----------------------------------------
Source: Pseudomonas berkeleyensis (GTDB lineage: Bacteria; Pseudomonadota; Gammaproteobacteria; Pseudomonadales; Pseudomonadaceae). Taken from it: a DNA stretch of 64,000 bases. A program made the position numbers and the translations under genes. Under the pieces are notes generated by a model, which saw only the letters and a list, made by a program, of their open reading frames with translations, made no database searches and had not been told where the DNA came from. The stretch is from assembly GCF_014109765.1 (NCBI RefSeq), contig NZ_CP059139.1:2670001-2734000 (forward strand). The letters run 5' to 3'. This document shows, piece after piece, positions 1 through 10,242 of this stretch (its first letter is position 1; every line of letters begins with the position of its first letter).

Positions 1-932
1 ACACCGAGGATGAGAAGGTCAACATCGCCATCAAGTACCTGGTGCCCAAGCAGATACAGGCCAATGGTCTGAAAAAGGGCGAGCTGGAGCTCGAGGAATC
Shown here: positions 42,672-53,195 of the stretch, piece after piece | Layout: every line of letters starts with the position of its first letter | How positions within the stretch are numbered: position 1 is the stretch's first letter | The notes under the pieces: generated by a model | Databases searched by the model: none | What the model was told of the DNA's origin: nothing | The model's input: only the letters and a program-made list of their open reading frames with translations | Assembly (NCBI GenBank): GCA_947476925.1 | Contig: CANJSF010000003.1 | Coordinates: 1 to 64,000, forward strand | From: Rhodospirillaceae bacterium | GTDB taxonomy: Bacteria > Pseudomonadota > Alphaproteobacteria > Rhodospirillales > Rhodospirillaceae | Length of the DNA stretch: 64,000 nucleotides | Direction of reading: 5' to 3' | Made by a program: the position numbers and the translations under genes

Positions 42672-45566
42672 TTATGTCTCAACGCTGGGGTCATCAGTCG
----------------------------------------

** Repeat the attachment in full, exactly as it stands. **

Source: Pseudomonas berkeleyensis (GTDB lineage: Bacteria; Pseudomonadota; Gammaproteobacteria; Pseudomonadales; Pseudomonadaceae). Taken from it: a DNA stretch of 64,000 bases. A program made the position numbers and the translations under genes. Under the pieces are notes generated by a model, which saw only the letters and a list, made by a program, of their open reading frames with translations, made no database searches and had not been told where the DNA came from. The stretch is from assembly GCF_014109765.1 (NCBI RefSeq), contig NZ_CP059139.1:2670001-2734000 (forward strand). The letters run 5' to 3'. This document shows, piece after piece, positions 1 through 10,242 of this stretch (its first letter is position 1; every line of letters begins with the position of its first letter).

Positions 1-932
1 ACACCGAGGATGAGAAGGTCAACATCGCCATCAAGTACCTGGTGCCCAAGCAGATACAGGCCAATGGTCTGAAAAAGGGCGAGCTGGAGCTCGAGGAATC
Shown here: positions 42,672-53,195 of the stretch, piece after piece | Layout: every line of letters starts with the position of its first letter | How positions within the stretch are numbered: position 1 is the stretch's first letter | The notes under the pieces: generated by a model | Databases searched by the model: none | What the model was told of the DNA's origin: nothing | The model's input: only the letters and a program-made list of their open reading frames with translations | Assembly (NCBI GenBank): GCA_947476925.1 | Contig: CANJSF010000003.1 | Coordinates: 1 to 64,000, forward strand | From: Rhodospirillaceae bacterium | GTDB taxonomy: Bacteria > Pseudomonadota > Alphaproteobacteria > Rhodospirillales > Rhodospirillaceae | Length of the DNA stretch: 64,000 nucleotides | Direction of reading: 5' to 3' | Made by a program: the position numbers and the translations under genes

Positions 42672-45566
42672 TTATGTCTCAACGCTGGGGTCATCAGTCG